In one family, a mother lives with four children in a ramshackle mud house. Two of the children are severely malnourished they don’t look their age.
Not far away in neighboring village, another mother has three children, all of whom are supposed to be attending primary school, but are not. The mother says she is unable to get basics like books for the children.
Welcome to Bunyogombe cell, Ruhango sector of Ruhango district, southern province. Bunyohombe cell has fallen apart, ravaged by the production and consumption of ‘Kanyanga’, a crude gin banned in Rwanda.
‘Kanyanga’ is known in east Africa as ‘Waragi’, and by a host of other names such as ‘Cyangaa’ in Kenya, ‘Ajono’ or ‘Kweete’ in some parts of Uganda. A 300ml bottle is enough to leave a person unable to stand on their own. While it has been accepted in other societies, government in Rwanda has taken a tough stance against ‘Kanyanga’.
Barely a month goes by without one of the rural districts inviting media for a session to destroy large consignment of banned drugs including jerrycans of Kanyanga. These will have been confiscated from producers, sellers and from local rural bars. Usually the consignments will be in the millions of Rwandan Francs. Culprits go to jail.
Last year, in Ruhango district, the authorities their confiscated 10,336 litres of Kanyanga. All of these jerrycans, according to the same district authorities, were destroyed, usually poured into a prepared pit and set ablaze.
8 people from one village are in jail
For Bunyogombe cell in southern Rwanda though, the impact left behind by Kanyanga is dare. It needs central government intervention as matter of urgency. A combination of bribery that leads to laxity of local officials, means Kanyanga sell and production, despite the hell it has brought to the community, continues unhindered.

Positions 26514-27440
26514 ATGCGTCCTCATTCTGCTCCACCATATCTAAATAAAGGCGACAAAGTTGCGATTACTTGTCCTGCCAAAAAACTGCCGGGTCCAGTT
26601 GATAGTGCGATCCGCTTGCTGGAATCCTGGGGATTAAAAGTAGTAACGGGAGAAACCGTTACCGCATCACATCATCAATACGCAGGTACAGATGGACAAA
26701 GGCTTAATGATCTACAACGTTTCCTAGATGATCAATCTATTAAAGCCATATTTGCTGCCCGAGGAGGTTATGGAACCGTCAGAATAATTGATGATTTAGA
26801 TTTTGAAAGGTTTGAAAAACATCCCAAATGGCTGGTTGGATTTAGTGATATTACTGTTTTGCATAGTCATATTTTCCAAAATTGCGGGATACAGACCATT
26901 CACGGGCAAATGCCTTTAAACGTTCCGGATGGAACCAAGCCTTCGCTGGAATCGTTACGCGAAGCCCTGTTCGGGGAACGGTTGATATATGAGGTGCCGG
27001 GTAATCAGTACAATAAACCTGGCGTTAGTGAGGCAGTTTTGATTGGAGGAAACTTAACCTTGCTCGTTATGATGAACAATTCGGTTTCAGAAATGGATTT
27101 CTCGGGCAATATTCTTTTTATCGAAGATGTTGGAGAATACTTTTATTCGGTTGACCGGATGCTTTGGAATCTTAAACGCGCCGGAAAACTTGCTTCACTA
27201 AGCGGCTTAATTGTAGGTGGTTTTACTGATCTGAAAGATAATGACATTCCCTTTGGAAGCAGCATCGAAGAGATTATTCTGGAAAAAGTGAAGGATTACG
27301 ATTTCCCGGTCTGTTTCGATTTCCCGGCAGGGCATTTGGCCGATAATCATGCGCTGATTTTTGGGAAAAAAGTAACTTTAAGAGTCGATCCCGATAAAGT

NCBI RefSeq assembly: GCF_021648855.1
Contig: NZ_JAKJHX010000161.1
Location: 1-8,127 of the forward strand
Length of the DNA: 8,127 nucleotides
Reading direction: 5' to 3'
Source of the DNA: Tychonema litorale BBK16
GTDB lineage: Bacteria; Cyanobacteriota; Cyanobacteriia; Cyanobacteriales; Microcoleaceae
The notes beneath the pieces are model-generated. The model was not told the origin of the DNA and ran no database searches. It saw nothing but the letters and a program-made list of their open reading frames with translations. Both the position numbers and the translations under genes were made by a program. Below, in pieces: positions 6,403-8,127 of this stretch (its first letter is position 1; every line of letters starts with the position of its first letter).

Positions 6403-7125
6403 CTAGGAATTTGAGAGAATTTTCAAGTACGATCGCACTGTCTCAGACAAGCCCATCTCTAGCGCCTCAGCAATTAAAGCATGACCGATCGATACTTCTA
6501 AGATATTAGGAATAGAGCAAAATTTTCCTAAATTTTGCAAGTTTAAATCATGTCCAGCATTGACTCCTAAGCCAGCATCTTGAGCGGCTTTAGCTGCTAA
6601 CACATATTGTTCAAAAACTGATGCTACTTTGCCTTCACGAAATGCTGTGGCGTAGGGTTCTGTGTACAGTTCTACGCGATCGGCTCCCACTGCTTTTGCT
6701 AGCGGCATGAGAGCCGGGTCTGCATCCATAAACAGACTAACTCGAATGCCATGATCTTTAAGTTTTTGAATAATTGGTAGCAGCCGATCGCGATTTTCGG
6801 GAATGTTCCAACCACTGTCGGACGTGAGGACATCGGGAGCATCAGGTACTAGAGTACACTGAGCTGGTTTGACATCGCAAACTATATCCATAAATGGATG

In this cell alone, 19 families have a family member in prison, arrested for distilling and distributing Kanyanga. Most of those in jail are fathers, or the breadwinner of a particular family. For one of the villages in this cell, called Kasemahundo, it is worst affected; 8 people in this village alone are in jail over Kanyanga.
Local officials were adamant to share database where the names of the people in jail are written. We established that the 19 people were jailed between September-December 2019. This suggests that for the whole year, dozens of people in this area may be in jail due to Kanyanga.
To put it into context, having such a number of people in jail for the same crime in such a small geographical area, is more of a disaster. The situation in other areas is negligible.
According to the ‘Statistical Yearbook’ of 2015 compiled by the National Institute of Statistics from police records over a period of 2010-2015, the number of people in jail convicted for Kanyanga cases were 3,205.
Rwanda is divided up into 2,148 cells. It means that some cells recorded between one and two people on average jailed for Kanyanga. The fact that Bunyogombe cell alone in Ruhango district has 19 people in jail, is a crisis, to say the least.
For this desperately bad situation, residents and local officials blame the other side for allowing Kanyanga to flourish. Ordinary residents, some women with no husbands, or family members left with children to look after, say local officials benefit from the Kanyanga in form of bribes.